Fishing for cod in the western Baltic Sea is prohibited during the spawning season, which is all of February and March. However, the German administration allowed for a new flatfish fishery with a permissible 10% cod bycatch during the closed period. Denmark then followed suit. As a result there is now increased fishing pressure on a stock that is below the lowest biomass reference point and has been overfished for many years.
Eight NGOs from across the Baltic region and Europe have now written to the Commission to ask them to close the flatfish fishery as a result of the bycatch of cod that will now take place during the spawning closure.
The decision to open up the flatfish fishery and allow for spawning cod to be caught was seemingly taken without consultation of the other Member States involved in the fishery. Given that Germany is the current Chair of BALTFISH it raises questions over how well regionalised fishery management is working.
In recent years the Commission has taken a backseat in order to allow regionalisation to take place and provide Member States with the ability to take decisions at a devolved level. However, such unilateral measures which numb the positive benefits of the spawning season closure represent a threat to the future health of the stock.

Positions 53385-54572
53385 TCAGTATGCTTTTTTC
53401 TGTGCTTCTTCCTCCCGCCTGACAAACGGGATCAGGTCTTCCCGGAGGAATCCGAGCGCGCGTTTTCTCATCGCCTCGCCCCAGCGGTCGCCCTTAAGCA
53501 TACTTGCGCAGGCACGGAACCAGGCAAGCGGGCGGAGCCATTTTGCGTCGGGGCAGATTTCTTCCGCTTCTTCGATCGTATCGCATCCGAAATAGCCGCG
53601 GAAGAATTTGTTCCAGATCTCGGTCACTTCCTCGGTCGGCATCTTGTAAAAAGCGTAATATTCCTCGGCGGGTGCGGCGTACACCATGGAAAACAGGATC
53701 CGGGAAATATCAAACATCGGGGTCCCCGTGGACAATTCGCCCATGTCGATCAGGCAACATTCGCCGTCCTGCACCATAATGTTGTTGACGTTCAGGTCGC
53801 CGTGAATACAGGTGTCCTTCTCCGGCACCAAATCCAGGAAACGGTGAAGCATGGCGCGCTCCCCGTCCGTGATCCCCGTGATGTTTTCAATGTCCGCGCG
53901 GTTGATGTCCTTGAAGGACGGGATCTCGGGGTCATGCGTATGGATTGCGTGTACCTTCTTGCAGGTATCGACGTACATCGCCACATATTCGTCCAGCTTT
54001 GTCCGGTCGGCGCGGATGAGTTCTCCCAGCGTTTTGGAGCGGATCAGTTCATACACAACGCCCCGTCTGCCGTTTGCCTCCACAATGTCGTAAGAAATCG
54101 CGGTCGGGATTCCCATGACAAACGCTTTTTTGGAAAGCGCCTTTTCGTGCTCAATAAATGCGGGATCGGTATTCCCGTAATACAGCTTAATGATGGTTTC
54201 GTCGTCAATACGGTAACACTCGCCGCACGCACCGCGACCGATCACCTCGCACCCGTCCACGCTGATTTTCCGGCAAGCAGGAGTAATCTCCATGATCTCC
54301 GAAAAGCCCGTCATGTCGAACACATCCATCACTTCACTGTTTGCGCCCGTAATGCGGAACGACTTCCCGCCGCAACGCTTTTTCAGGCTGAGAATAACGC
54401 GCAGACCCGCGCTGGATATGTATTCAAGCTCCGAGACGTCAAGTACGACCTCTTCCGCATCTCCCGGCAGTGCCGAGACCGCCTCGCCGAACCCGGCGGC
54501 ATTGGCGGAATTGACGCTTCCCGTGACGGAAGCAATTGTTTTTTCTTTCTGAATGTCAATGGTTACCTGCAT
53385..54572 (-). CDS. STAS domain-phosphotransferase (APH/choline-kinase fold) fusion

Not only has the western Baltic cod stock being overfished and has a biomass so low that quotas are capped under a lower limit but recruitment (juvenile fish maturing) for last year was the lowest ever recorded.
The Commission were never informed over the decision to open up the new fishery, only learning of it after the Danish government put out a press release, and seemingly neither was the European Fisheries Control Agency (EFCA).
Letters have also been sent to the German and Danish governments questioning their decision.